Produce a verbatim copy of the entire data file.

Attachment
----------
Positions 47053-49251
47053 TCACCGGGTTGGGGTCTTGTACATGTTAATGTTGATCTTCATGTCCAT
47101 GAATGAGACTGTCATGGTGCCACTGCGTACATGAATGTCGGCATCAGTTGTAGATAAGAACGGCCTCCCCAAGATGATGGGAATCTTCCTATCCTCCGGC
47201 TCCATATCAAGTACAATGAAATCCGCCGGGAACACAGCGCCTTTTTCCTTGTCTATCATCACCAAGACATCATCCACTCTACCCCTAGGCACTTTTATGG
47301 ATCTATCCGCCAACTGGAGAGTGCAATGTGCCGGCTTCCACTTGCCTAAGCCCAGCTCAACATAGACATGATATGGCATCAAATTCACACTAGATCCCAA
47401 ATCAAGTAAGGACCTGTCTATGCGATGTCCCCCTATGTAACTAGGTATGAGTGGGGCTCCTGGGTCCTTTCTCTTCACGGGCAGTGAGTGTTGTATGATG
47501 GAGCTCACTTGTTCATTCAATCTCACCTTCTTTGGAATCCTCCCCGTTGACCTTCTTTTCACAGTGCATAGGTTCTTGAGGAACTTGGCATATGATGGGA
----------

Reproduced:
Positions 47053-49251
47053 TCACCGGGTTGGGGTCTTGTACATGTTAATGTTGATCTTCATGTCCAT
47101 GAATGAGACTGTCATGGTGCCACTGCGTACATGAATGTCGGCATCAGTTGTAGATAAGAACGGCCTCCCCAAGATGATGGGAATCTTCCTATCCTCCGGC
47201 TCCATATCAAGTACAATGAAATCCGCCGGGAACACAGCGCCTTTTTCCTTGTCTATCATCACCAAGACATCATCCACTCTACCCCTAGGCACTTTTATGG
47301 ATCTATCCGCCAACTGGAGAGTGCAATGTGCCGGCTTCCACTTGCCTAAGCCCAGCTCAACATAGACATGATATGGCATCAAATTCACACTAGATCCCAA
47401 ATCAAGTAAGGACCTGTCTATGCGATGTCCCCCTATGTAACTAGGTATGAGTGGGGCTCCTGGGTCCTTTCTCTTCACGGGCAGTGAGTGTTGTATGATG
47501 GAGCTCACTTGTTCATTCAATCTCACCTTCTTTGGAATCCTCCCCGTTGACCTTCTTTTCACAGTGCATAGGTTCTTGAGGAACTTGGCATATGATGGGA